mgomezb's picture

Hector, Thanks for your input. I have seen many reasons for poor IM performance, ranging from poor Dynamics GP hardware platform -- after all, IM depends on GP's performance -- all the way to poor SQL Server configuration. I am not advertising IM as a replacement to eConnect, but rather a solution that customers may consider under certain circumstances. The best solution is the one that delivers the results expected by the client. In my client's case they knew what to expect and had the resources to dimension their environment accordingly -- they are a hardware and infrastructure services provider. MG.-

mgomezb's picture

Steve, Thanks for the pretty detailed explanation and I definately appreciate your readership. I have to be clear that my client has considered IM as a temporary solution to a complete migration away from the AS/400 platform and not a permanent solution to application integration. Nonetheless, this has not scared my client from putting together the necessary hardware (and software) in place to make IM *perform* optimally. I will not dispute the scalability points you bring up, but I tend to suggest IM in batch processing type environments as supposed to real-time high volume processing which is what I believe you are referring to when you reference the 10,000 SOP transactions with serials and a large number of line items. As for you points about the differences between IM and eConnect, you are dead on. If I had to simplify your 5 points, the choice between IM and eConnect is especially driven by cost and level of automation -- high volume/low volume is relatively subjective. In my client's case, they wanted a certain degree of automation and not necessarily real time data transfer. After all, IM can be automated to a certain degree, but still be able to work on demand if needed. On the other hand, my client's instructions were pretty clear: they did not want to spend excesive time developing and maintaining a solution and wanted users to be responsible for their transactions. Could we have developed a pretty interface to eConnect allowing users to interact with the integration? Certainly could have, but not what the client wanted given the time and budget constraints, and other priorities in place. Thanks for your overall input and please keep reading. I welcome all your comments and appreciate your perspective. MG.-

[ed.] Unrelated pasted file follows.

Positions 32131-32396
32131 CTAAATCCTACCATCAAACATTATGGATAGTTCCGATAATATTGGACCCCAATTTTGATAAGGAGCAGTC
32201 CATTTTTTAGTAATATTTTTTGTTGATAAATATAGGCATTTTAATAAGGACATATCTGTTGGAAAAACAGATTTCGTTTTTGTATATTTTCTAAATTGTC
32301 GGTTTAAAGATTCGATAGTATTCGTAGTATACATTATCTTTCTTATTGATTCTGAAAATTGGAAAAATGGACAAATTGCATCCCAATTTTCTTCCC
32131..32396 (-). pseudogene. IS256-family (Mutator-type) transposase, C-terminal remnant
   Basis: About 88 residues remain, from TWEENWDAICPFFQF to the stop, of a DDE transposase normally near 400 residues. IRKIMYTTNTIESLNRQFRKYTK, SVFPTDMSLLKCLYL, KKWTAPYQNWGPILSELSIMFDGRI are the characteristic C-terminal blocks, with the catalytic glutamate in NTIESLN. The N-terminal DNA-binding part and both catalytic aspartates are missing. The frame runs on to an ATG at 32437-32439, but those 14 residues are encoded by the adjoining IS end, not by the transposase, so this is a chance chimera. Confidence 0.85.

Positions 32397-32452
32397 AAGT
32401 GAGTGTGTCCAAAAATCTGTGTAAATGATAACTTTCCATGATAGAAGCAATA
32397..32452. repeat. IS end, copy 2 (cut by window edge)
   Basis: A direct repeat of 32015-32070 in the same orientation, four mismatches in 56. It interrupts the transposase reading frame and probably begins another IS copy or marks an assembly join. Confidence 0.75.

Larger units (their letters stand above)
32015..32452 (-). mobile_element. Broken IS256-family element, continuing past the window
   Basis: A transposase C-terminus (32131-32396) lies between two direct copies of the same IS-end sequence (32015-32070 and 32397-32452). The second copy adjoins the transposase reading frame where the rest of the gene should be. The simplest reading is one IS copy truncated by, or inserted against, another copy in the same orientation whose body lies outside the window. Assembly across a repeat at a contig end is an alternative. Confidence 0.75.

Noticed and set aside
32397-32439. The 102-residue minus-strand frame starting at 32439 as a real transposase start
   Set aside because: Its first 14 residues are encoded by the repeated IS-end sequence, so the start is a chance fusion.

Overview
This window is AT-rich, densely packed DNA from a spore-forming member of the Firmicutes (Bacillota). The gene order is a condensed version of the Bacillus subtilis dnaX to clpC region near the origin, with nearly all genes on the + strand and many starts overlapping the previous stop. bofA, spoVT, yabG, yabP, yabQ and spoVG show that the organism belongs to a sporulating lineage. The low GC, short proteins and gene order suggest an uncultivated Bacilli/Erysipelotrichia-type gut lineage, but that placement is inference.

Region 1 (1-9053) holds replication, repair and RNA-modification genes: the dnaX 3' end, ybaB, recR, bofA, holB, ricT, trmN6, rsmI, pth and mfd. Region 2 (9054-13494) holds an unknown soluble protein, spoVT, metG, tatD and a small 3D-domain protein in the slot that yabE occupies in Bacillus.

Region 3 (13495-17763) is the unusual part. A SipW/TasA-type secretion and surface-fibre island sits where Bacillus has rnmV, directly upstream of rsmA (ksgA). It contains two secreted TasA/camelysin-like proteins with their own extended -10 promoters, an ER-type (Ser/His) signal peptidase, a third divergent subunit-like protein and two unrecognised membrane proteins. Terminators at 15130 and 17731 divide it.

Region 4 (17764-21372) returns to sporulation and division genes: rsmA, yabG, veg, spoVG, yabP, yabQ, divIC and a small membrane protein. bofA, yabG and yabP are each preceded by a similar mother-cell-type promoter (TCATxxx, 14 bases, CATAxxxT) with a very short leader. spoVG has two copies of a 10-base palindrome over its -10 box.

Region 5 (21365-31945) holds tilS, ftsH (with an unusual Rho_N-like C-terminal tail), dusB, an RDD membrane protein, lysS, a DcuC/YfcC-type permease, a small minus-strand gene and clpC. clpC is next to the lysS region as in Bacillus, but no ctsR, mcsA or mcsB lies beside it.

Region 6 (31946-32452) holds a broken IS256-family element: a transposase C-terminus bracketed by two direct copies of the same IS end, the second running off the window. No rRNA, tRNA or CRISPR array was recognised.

bagwellk's picture

Thanks Steve, that was one of the best replies I have ever read. Your experience is very consistant with my own. IM is not performance-related solution. That's a little detail that someone should know.